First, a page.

TOKYO (Reuters) -Japan’s real wages slipped in September for an 18th month, while consumer spending extended a months-long decline, with rising prices squeezing households’ purchasing power, and likely to add to pressure from labour groups for higher wage increases.
Financial markets worldwide pay close attention to the wage trends in the world’s third-largest economy. The Bank of Japan regards sustainable pay increases as important for unwinding its ultra-loose monetary stimulus.
Inflation-adjusted real wages, a barometer of consumer purchasing power, dropped in September by 2.4% from a year earlier after a revised 2.8% fall the month before, data from the Ministry of Health, Labour and Welfare showed.
The consumer inflation rate officials use to calculate real wages, which includes fresh food prices but excludes owners’ equivalent rent, slowed to 3.6%, the lowest since September last year.
Still, nominal pay growth in September was 1.2%, after a downward revision of 0.8% in August and only slightly better than in July.
Japan’s largest labour organisation Rengo is expected to demand pay increases of 5% or more, while the largest industrial union, UA Zensen, will seek a 6% wage increase in negotiations early next year.
Prime Minister Fumio Kishida’s government last week drew up a 17 trillion yen ($113.72 billion) economic stimulus package that includes slashing annual income tax and other taxes by 40,000 yen ($267.58) per person and paying 70,000 yen to low-income households.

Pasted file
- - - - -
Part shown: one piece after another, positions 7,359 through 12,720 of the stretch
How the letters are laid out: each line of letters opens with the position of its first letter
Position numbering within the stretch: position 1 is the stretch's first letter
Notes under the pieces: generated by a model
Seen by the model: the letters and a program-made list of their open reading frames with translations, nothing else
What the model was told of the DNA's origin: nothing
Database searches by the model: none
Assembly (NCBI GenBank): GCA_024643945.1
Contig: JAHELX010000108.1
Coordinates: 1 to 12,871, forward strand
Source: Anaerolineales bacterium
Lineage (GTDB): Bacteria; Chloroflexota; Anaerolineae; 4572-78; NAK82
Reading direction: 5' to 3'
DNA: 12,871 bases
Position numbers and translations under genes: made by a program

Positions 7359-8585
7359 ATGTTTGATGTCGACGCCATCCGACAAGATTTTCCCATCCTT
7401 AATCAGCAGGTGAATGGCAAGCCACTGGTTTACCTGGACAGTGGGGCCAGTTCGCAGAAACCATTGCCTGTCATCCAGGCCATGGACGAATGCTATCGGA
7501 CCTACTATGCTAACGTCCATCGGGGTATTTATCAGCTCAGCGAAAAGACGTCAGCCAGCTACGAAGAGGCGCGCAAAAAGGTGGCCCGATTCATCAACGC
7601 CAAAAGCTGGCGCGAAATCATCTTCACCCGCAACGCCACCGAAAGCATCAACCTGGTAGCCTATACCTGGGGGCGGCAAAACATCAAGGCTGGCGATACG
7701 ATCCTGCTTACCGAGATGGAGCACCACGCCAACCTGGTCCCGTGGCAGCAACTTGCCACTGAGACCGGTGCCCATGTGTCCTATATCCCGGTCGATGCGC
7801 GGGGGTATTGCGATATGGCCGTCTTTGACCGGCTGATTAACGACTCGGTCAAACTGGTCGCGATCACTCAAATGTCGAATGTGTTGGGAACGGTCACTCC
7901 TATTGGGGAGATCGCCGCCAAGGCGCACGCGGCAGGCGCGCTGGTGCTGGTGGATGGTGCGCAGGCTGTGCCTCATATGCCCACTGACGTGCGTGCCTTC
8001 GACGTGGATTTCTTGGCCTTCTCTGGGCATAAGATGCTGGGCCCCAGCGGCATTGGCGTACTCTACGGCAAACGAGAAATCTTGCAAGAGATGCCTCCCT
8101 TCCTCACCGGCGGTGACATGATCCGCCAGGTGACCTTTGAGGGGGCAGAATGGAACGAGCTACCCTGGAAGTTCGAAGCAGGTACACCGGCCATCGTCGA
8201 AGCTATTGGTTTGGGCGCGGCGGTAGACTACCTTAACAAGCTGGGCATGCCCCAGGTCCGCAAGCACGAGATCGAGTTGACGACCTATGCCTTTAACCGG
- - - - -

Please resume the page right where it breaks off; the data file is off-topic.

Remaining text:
Special payments fell 6% year-on-year in September after a revised 6.3% decline in August. The indicator tends to be volatile in months outside the twice-a-year bonus seasons of November and January and June to August.
Base salary growth in September advanced by 1.4% year-on-year, from a revised 1.2% increase the previous month, the data showed.
Overtime pay, a gauge of business activity, went up in September by 0.7% year-on-year, after a revised 0.2% gain in August.
Household spending decreased 2.8% in September from a year earlier, falling for seven months in a row, separate data on Tuesday showed, roughly in line with the median market forecast for a 2.7% decline.
On a seasonally adjusted, month-on-month basis, household spending climbed 0.3%, versus an estimated 0.4% fall.
Expenses in eating out, transportation and automobile-related spending went up due to an increase in outings, while spending on food, housing, furniture and household goods decreased partly due to rising prices, a government official said.
Major companies agreed to average pay hikes of 3.58% this year, the highest increase in 30 years. Average Japanese workers’ wages had remained virtually flat since the asset-bubble burst in the early 1990s until this year.
(Reporting by Satoshi Sugiyama; editing by Robert Birsel and Shri Navaratnam)